Now you can. 

At the end of WD you can send your postcard along to strangers if you like, or to the  Wilderness Machine, or to the Arcade Fire tour; but of course that defeats the intimacy of the conceit that you are writing to your younger self.  It’s a tease, a fake.

Indeed, the interactivity of this “interactive film” is limited to the moment when you enter your address; after that, you’re just watching the movie play out across the literal landscape of your childhood.

“If the measure is the concept, not the interactivity,” observes Mark Marino at Writer Response Theory, “I find the piece to be a nice mashup of html5 effects, maps, and music under a creepy combo of nostalgia and surveillance crows. True, other elit is more interactive--or offers more significant interaction. This is more of the you be the star of the story -- or Dora episode -- genre.”

The first time I saw it a few weeks ago,” notes Dustin Stevenson in response to Marino, “I expected/hoped that the doodle I drew would manifest in the climactic moment of the film. . . .  [R]eading this post left me wishing for a more deeply mutable digital object.”

Indeed, WD bets that genuine interactivity takes a back seat to nostalgia.  Given the positive reception, it looks like they won the bet.  Urged on by the sexy Arcade Fire refrain “aaaaaah, we used to wait,” WD is a steamy broth of conflicting desires:  to be the self in the video and yet to escape out of it; to be inside that childhood landscape and also watch it destroyed by crows pummeling the ground and thrusting up into trees that occlude your view.  In short, it can be anything to anybody:  a perfect marketing machine (recall WD was created in part to show off the HTML5 and new Google Chrome).  But is it a perfect aesthetic object?  It’s too empty to be truly memorable.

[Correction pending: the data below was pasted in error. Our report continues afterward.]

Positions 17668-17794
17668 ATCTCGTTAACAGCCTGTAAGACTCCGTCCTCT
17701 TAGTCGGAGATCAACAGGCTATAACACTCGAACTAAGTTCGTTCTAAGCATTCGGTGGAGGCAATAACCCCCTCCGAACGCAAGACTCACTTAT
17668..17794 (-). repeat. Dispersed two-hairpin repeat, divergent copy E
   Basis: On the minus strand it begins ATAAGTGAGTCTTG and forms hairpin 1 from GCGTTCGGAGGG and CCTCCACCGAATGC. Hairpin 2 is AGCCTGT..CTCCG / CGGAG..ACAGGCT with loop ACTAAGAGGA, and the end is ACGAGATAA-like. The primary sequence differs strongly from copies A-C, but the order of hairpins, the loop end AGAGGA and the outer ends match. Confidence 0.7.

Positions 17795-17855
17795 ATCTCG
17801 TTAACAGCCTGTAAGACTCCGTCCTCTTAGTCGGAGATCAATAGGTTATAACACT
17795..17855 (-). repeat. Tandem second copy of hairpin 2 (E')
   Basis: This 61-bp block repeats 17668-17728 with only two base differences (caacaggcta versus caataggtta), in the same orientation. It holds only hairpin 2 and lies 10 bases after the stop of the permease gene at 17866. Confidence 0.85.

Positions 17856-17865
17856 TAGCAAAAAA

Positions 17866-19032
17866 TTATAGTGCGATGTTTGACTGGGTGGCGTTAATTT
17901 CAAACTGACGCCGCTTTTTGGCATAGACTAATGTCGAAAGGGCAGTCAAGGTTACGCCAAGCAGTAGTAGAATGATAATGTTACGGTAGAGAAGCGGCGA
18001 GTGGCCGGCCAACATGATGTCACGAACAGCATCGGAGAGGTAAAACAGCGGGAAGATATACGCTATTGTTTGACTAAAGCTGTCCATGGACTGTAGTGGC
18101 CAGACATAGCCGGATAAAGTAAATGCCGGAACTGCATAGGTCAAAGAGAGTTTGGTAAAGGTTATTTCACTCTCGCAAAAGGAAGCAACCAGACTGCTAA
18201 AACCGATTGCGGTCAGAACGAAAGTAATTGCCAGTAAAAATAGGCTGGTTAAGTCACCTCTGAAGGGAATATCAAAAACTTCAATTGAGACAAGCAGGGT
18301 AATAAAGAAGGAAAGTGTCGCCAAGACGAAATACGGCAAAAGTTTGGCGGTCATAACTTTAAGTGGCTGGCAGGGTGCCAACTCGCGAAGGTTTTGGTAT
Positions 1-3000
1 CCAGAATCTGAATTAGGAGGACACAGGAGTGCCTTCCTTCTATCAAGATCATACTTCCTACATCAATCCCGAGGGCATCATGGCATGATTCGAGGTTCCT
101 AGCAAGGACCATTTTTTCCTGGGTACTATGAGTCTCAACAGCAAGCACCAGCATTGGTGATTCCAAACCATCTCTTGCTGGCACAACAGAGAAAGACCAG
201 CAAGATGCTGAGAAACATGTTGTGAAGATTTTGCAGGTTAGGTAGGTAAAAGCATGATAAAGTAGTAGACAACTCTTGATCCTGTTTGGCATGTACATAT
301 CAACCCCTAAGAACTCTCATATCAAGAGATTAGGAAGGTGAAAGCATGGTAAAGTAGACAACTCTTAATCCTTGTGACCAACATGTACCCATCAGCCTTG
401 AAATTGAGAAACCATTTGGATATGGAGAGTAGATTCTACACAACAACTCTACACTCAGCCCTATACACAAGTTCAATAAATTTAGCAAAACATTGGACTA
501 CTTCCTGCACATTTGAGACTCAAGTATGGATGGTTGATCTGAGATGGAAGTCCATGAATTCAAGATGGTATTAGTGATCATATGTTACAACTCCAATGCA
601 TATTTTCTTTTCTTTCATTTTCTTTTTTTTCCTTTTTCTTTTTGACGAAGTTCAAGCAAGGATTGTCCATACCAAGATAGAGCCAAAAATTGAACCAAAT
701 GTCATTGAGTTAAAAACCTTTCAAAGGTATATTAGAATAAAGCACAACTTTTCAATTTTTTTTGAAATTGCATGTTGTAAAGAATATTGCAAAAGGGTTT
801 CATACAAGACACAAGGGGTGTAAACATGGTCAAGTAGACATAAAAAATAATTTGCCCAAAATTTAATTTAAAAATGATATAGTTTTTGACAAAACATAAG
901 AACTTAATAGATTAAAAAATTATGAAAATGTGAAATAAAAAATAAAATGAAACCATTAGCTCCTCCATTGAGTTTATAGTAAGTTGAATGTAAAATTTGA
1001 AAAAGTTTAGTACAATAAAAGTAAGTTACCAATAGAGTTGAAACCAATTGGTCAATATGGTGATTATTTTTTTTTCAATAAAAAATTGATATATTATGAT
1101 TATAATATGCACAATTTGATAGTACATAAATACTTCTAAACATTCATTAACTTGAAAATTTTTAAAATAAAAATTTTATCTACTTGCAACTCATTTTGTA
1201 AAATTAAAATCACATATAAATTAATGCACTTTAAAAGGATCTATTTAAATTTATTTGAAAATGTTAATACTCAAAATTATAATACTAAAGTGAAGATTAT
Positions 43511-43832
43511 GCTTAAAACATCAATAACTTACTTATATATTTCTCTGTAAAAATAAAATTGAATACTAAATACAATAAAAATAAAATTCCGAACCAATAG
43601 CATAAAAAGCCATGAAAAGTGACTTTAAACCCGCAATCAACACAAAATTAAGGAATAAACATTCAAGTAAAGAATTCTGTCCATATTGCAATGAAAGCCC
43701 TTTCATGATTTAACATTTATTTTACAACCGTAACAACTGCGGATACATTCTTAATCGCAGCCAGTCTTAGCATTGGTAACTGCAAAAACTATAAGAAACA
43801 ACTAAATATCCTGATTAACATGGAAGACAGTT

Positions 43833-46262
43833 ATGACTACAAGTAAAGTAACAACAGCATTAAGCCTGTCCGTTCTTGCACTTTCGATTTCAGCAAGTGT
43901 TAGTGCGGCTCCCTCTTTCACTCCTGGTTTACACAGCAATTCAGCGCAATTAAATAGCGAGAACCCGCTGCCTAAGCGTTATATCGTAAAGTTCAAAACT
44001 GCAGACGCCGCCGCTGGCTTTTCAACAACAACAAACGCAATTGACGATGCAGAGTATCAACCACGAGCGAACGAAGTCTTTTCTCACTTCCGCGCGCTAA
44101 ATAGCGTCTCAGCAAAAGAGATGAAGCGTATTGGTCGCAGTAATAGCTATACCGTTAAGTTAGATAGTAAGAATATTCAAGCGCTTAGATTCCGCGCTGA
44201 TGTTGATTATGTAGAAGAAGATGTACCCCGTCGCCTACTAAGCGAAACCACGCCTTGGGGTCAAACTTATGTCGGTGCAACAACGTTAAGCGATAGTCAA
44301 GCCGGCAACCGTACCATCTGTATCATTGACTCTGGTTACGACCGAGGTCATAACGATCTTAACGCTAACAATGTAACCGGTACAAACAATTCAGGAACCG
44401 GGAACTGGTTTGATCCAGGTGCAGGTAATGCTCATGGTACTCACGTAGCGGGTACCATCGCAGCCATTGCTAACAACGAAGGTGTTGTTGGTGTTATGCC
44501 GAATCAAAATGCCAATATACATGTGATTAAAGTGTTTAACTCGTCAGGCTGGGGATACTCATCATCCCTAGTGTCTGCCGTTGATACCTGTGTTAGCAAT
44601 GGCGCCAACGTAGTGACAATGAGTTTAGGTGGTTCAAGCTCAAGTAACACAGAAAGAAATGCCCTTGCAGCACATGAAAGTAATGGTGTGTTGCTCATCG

And yet, pretty much everybody I've come across likes it.  A lot.  The negative comments fall along the lines of:  what happened to interoperability?  Why can't I run this on Firefox?

Which returns us to the question of why people like The Wilderness Downtown.

Filmmaker Chris Milk:  “My real motivation came from my quest for music videos to have the equally soul-touching emotional resonance that straight music does. Honestly, I'm not sure they ever can. Music scores your life. You interact with it. You listen to it in the car.  It becomes the soundtrack to that one summer with that one girl. Music videos are very concrete and rigid. They don't allow for that emotional interaction.”

Unless you customize to each user.  Let him plug in his own address, his own memories and desires, and the user can make the meaning.  In a way, it’s the dream of every artist and reception theorist:  reading is performance, its own art.

But is it art, the infinite regress of me dancing between two mirrors, watching all those arms raise and lower simultaneously?  Milk has created a compelling empty screen on which to project our fantasies about our younger selves.  Empty but with "boids" flying across it.  Duchamp’s fountain has more instrinsic meaning.  

Metonymy in motion = eMotion.  The secret sauce you’ll buy every time because it tastes like you.

Sunday, September 26, 2010

On Informal Learning, Joi Ito, Teenage Boys and Nostalgia

"The focus on education and accreditation instead of learning is something we need to change."
Joi Ito--entreprenuer, dropout, thought leader--has at least one reason to care about the fate of the university:  his sister Mimi is a distinguished cultural anthropologist at USC, a theorist of how teens use new media in the US and Japan.  In the video interview I link to above, Joi lays out a powerful case for the rise of the informal learner.